But, I can assure you God is listening and working to fulfill His purposes. How can I be so sure. Well, that’s easy—it’s all because of Calvary. 

Calvary assures me that God was listening, and the Resurrection assures me that He is working, as it were, behind the scenes to accomplish his purposes in my life. 

The Pietà by Michelangelo I feel captures the essence of Calvary. So at the risk of you thinking that I have suddenly become Catholic I am suggesting that you click onto the image above and watch the short video about this marvelous sculptor. Listen to the commentary. It is moving. 

So, yes, I can say, without hesitation that Calvary tells me that God is listening and that He cares enough to identify with us in our suffering. He is there and He is not silent. 

So, let’s make it a habit to listen to Him also.  

Yours For A Greater End Time Harvest,

Jim M. Roane
P.S. Continue to pray for our ministry in the former Soviet Union and in Southern Asia.

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Thursday, June 21, 2012

Keeping God Informed

Someone has said, we cannot tell God anything He doesn't already know. When we pray, we simply put into words what He's been aware of all along. 

Missions is no exception, either.

That doesn't make prayer unnecessary; rather, it encourages us to pray. We find relief in talking to Someone who knows us and our situation fully. It's a comfort to know that God's response arises not from information we give Him, but from His perfect knowledge of our circumstances. He knows all conditions-past, present, future-that bear on our well-being. 

"Your Father knows," Jesus said in Matthew 6:8. He knows our thoughts, out intentions, our desires; He is intimately acquainted with all our ways (Psalm 139:3). He knows the anguish of our heart, the strain of continual frustration, the enemies inside and outside that war against our souls. 

So, can we presume to dictate the time and terms of our deliverance from trials or adversity? Can we say our way is better, more likely to develop our soul? No, we cannot teach God anything. He alone knows the way to bring us to glory. Out of all possible paths, He has chosen the best, the route most adapted to who we are and what He has in store for us. 

We cannot teach God knowledge, but we can love and trust Him. That's all He asks of us.

After 40 years of missionary service, I can personally vouch for God's protection during times of intense bombings (in Egypt and Lebanon), kidnappings (our son. Greg was kidnapped), delirious illnesses in swamp infested jungles in the Philippines and in the mountains of Nepal. He was there. Protecting. Guiding.  Watching. Prompting faithful prayer warriors back home to pray.

Thanks for the prayers. And, thank God for the opportunity to pray! Knowing that He already knows and eagerly anticipates our prayers. Not to inform, but rather to prompt us to pray, so that we may draw closer to him and acknowledge our dependence on His saving Grace.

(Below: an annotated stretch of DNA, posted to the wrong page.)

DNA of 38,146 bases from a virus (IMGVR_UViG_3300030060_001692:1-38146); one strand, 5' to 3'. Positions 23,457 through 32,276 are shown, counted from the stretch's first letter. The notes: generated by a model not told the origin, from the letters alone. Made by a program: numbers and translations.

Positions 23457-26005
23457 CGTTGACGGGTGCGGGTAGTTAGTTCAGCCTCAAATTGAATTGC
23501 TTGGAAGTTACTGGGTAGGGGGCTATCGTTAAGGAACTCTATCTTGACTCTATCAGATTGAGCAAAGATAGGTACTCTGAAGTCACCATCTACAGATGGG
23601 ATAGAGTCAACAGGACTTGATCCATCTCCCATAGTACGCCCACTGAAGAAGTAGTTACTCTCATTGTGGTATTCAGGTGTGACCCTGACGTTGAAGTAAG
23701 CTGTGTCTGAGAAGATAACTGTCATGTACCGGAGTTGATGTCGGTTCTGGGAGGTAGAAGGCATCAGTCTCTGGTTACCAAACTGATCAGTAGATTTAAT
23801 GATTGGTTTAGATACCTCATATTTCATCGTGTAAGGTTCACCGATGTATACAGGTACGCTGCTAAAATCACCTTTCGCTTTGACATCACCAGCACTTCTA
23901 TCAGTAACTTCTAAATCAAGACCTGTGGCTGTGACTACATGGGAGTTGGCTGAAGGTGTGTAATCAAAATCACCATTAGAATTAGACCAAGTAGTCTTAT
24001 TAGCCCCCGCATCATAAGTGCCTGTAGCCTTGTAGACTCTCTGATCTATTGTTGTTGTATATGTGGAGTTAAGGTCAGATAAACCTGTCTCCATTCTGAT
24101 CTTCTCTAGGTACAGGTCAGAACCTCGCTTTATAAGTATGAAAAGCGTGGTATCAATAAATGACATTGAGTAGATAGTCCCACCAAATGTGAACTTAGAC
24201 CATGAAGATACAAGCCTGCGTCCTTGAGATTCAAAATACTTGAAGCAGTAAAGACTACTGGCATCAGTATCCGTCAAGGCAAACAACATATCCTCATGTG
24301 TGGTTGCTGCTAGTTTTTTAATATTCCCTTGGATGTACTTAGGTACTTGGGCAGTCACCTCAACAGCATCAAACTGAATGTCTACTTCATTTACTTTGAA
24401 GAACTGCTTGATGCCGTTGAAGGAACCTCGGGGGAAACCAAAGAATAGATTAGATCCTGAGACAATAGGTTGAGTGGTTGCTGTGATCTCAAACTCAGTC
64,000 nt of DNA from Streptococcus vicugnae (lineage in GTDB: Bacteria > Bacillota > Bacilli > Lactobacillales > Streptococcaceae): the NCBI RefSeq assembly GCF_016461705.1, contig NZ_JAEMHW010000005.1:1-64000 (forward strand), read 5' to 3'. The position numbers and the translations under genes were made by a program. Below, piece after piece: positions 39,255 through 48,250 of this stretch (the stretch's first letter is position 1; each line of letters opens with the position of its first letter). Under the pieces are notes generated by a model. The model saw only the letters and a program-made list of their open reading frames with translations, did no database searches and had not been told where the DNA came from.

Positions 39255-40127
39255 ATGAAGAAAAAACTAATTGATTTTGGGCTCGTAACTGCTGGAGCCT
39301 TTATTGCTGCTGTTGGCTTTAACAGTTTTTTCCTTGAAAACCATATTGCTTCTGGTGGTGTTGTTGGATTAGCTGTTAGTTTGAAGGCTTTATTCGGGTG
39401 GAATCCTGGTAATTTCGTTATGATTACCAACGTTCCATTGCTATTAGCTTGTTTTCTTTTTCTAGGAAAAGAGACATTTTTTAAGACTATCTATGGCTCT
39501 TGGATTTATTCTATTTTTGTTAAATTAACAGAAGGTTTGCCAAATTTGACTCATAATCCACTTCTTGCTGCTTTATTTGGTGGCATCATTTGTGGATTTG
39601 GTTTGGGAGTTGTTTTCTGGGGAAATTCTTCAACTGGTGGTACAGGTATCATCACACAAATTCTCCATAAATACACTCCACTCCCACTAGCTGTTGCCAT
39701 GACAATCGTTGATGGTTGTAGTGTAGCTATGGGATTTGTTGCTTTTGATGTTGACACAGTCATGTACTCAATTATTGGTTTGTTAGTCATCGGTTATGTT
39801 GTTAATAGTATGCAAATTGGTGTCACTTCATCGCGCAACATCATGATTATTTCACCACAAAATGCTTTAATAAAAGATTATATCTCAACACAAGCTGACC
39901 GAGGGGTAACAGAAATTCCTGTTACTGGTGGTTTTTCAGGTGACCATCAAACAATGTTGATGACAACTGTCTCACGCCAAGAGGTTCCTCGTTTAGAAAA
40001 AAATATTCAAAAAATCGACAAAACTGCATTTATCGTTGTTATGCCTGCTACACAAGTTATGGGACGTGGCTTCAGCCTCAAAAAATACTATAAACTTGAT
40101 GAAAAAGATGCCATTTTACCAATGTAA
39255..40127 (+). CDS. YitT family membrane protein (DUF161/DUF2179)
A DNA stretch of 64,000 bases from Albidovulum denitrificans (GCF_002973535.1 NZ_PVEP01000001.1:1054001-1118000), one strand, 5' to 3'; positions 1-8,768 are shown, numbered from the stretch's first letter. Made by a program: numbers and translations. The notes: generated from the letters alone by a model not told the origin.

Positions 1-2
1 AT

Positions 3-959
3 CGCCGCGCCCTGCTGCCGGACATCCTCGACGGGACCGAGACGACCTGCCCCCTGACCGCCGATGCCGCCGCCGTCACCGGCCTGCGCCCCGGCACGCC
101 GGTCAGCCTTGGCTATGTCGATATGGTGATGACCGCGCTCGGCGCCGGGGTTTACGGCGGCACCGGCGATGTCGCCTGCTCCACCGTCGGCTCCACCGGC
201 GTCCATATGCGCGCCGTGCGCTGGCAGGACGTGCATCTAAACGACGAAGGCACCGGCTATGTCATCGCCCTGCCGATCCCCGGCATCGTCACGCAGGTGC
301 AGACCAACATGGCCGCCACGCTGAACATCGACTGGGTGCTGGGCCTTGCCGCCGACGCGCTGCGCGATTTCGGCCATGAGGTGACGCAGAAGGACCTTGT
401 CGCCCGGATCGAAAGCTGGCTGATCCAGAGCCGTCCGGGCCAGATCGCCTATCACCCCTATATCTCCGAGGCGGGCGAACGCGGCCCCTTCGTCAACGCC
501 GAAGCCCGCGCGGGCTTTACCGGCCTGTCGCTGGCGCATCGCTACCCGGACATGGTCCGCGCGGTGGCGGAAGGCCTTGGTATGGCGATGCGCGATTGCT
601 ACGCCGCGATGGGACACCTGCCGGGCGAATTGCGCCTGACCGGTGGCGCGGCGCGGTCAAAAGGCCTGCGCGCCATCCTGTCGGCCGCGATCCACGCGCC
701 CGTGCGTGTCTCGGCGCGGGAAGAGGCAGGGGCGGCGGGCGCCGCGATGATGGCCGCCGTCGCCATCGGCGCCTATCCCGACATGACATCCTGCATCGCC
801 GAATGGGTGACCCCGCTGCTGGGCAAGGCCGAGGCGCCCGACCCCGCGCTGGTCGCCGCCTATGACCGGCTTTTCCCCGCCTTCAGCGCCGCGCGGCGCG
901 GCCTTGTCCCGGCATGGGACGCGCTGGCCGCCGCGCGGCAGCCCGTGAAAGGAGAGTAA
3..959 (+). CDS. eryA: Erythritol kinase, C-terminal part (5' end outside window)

Wednesday, January 25, 2012

Devotions From The Psalms: Week Five

Previous Devotion
The struggles of youth are real, and they are serious. Hormones run rampant, testosterones are high. Curiosity is at its peak. And, life long habits are being formed. So, it is wise for a young man, or woman to ask, How can I keep pure? Saying, No! is not enough. Passion sometimes takes over, and the false notion of what love really is, confuses the issue. So, how is a young man or woman to keep pure?

Well, the psalmist has the answer. He too struggled with the emotions of youth, He asks:

Beth-- 9 How can a young man keep his way pure? Then answers with: By living according to your word. In other words, to keep pure; we must live according to God’s word.

Paul the Apostle must have had this verse in mind when he advised another young man.
“Timothy,” he said, “flee youthful lusts: follow righteousness, faith, charity, and peace, with them that call on the Lord out of a pure heart.” (2 Tim. 2:22)

And, of course, today, the advice is still valid.

Now, let’s listen to the other ways David kept himself pure. He says:
10 I seek you with all my heart;
do not let me stray from your commands.

The Psalmist is not a passive bystander. “I will seek you with all my heart,” he affirms.

So, we see that the first step that David takes to make sure he has a pure heart, and obedient to the commands of God is that he will seek God with all of his heart.

The promise of God is, and has always been that if we seek him with all of our heart, we will find him.

Listen to God’s promise to Israel through the Prophet Jeremiah, “And ye shall seek me, and find me, when ye shall search for me with all your heart. Jeremiah 29:13

The assurance is the same with Christ, who promised: “And I say unto you, Ask, and it shall be given you; seek, and ye shall find; knock, and it shall be opened unto you. Luke 11:9

Now, let’s look at the steps David took to keep himself pure.

First of all, in verse 9, he says, a young man keeps himself pure by living according to God’s word.

Now, that is pretty good advice, when we consider all of the other possibilities. Think of the alternate paths a young person is offered in this sinful world. There is the feel good route of many talk show host, and secular psychologists. There is the easy route of giving in to peer pressure from young hedonists—and, college is full of them, today; sometimes even Christian colleges!

Temptations are pulling from every direction.

David’s answer to these distracting and sinful tugs and pulls on his life was to live according to God’s word, and to seek God with all his heart! (vs. 9, 10)